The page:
ISLAMABAD        -      Trade war between China and the United States is testing for Pakistan as Islamabad does not want to annoy either Beijing or Washington, officials said.

Senior government officials told The Nation that Pakistan was trying to assure both the superpowers that it was not against their interests.

“For Pakistan, both China and the US are important. We cannot afford to annoy them and we are trying to assure them that we are not party to their (trade) war,” said one official.

He added: “On CPEC (China-Pakistan Economic Corridor) our position is very clear. The US may have its own views but we don’t want to look back.”

Another official said the US seemed allergic to the growing influence of China in the region. “They actually are scared of China’s growth. CPEC is just an excuse. We want to move forward with China and the US. To be honest we can’t afford to take sides and we have been assuring both the sides of our sincerity,” he said.

Yesterday, Foreign Minister Shah Mehmood Qureshi  categoriclly stated that CPEC was inevitable for the development of country and it will be further expanded.

Qureshi said CPEC was a game Changer for the region and there was no restriction for any country including US to invest in Economic Zones being established under CPEC.

Earlier, the US warned Pakistan that it faced long-term economic damage with little return if China kept pursuing its giant infrastructure push.

The top US diplomat for South Asia Alice Wells said the CPEC - heralded as a game-changer by both Asian countries - would profit only Beijing and said that the US offered a better model.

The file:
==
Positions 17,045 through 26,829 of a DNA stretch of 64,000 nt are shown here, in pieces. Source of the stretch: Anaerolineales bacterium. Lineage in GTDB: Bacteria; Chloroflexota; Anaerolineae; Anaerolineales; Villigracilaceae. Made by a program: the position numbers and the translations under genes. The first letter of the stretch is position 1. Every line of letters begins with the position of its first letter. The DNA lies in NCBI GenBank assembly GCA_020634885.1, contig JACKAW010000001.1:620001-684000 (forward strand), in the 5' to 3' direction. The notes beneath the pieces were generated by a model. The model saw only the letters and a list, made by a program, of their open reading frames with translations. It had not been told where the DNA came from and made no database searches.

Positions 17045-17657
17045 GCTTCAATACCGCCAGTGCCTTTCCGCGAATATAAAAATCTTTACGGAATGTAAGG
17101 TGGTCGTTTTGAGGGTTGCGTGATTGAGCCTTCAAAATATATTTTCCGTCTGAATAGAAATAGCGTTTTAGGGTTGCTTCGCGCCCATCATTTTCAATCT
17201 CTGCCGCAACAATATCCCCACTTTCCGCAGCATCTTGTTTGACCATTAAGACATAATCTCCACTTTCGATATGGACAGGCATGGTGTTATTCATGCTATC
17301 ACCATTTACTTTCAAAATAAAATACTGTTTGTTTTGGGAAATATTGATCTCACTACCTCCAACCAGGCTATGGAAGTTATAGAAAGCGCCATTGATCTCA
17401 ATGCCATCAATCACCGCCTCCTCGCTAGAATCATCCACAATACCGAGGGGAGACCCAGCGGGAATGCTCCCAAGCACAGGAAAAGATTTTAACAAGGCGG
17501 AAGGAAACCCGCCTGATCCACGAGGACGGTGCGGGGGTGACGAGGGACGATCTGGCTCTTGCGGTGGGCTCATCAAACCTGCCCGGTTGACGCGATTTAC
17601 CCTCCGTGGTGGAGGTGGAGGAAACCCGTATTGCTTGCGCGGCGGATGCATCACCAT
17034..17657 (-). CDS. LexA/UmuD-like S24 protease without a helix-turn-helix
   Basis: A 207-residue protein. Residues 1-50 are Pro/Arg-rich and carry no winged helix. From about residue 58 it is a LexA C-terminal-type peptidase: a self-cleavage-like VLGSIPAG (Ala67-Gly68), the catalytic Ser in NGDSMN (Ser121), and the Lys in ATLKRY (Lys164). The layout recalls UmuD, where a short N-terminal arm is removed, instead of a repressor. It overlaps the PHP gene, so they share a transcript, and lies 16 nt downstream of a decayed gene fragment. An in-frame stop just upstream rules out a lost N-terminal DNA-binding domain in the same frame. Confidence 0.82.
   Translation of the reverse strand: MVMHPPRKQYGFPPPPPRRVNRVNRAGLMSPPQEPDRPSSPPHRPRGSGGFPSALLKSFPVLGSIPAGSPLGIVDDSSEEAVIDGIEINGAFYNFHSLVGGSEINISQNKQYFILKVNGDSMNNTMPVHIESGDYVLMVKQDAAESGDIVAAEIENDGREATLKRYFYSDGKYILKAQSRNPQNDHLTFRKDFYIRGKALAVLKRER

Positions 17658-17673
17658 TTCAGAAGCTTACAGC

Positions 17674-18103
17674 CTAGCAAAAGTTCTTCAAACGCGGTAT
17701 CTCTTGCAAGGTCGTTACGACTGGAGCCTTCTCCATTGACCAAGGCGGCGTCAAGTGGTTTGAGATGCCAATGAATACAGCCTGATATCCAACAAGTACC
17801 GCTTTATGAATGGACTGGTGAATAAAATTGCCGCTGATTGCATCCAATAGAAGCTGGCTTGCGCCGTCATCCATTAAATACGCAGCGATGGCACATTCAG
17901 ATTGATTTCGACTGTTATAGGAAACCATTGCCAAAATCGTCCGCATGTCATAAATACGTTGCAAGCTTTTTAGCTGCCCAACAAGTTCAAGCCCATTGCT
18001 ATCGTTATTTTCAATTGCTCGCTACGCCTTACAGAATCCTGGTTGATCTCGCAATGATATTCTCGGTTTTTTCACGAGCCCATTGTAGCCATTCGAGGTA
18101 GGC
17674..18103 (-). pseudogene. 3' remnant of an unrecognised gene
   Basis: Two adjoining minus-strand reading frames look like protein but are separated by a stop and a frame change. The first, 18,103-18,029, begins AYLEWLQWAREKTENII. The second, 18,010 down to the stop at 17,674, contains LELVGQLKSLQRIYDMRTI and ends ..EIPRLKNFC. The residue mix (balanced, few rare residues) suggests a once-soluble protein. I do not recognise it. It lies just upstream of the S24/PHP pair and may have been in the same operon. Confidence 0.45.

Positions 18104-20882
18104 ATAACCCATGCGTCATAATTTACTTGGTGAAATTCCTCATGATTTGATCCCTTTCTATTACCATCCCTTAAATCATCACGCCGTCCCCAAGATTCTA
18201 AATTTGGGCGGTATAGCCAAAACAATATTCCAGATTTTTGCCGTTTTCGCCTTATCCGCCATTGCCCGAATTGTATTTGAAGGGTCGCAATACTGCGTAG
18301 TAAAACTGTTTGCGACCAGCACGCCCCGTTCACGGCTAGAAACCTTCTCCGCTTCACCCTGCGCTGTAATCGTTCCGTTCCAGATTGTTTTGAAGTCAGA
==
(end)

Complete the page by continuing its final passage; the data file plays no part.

“It’s clear, or it needs to be clear, that CPEC is not about aid,” said Alice Wells, the acting assistant secretary of state for South Asia.

She noted the multibillion-dollar initiative was driven by non-concessionary loans, with Chinese companies sending their own labour and material.

“CPEC relies primarily on Chinese workers and supplies, even amid rising unemployment in Pakistan,” Wells said at the Woodrow Wilson International Center for Scholars.

The corridor “is going to take a growing toll on the Pakistan economy, especially when the bulk of payments start to come due in the next four to six years,” she said.

“Even if loan payments are deferred, they are going to continue to hang over Pakistan’s economic development potential, hamstringing Prime Minister (Imran) Khan’s reform agenda,” she said.

The US has gone on the offensive against China’s Belt and Road Initiative, a signature project of President Xi Jinping which aims to build ports, highways and railways around the world.

But Wells’ speech was unusually specific in warning of risks to Pakistan, a historic ally of the US which has had a turbulent relationship with Washington in recent years over differences on anti-terror fight.

China hit back at the US after Wells’ statement terming her remarks a ‘propaganda.’ Chinese Ambassador to Pakistan Yao Jing questioned US’ sincerity with Pakistan saying Washington had several times suspended aid to Islamabad in the past.

The envoy said Pakistan and China knew what they were doing and how the CPEC worked. He said China can delay return of loans if Islamabad was unable to repay in time.

Pakistan banks heavily on China and the US as it struggles to come out of economic crises. China has always supported Pakistan on international issues while the US is the biggest donor to Islamabad.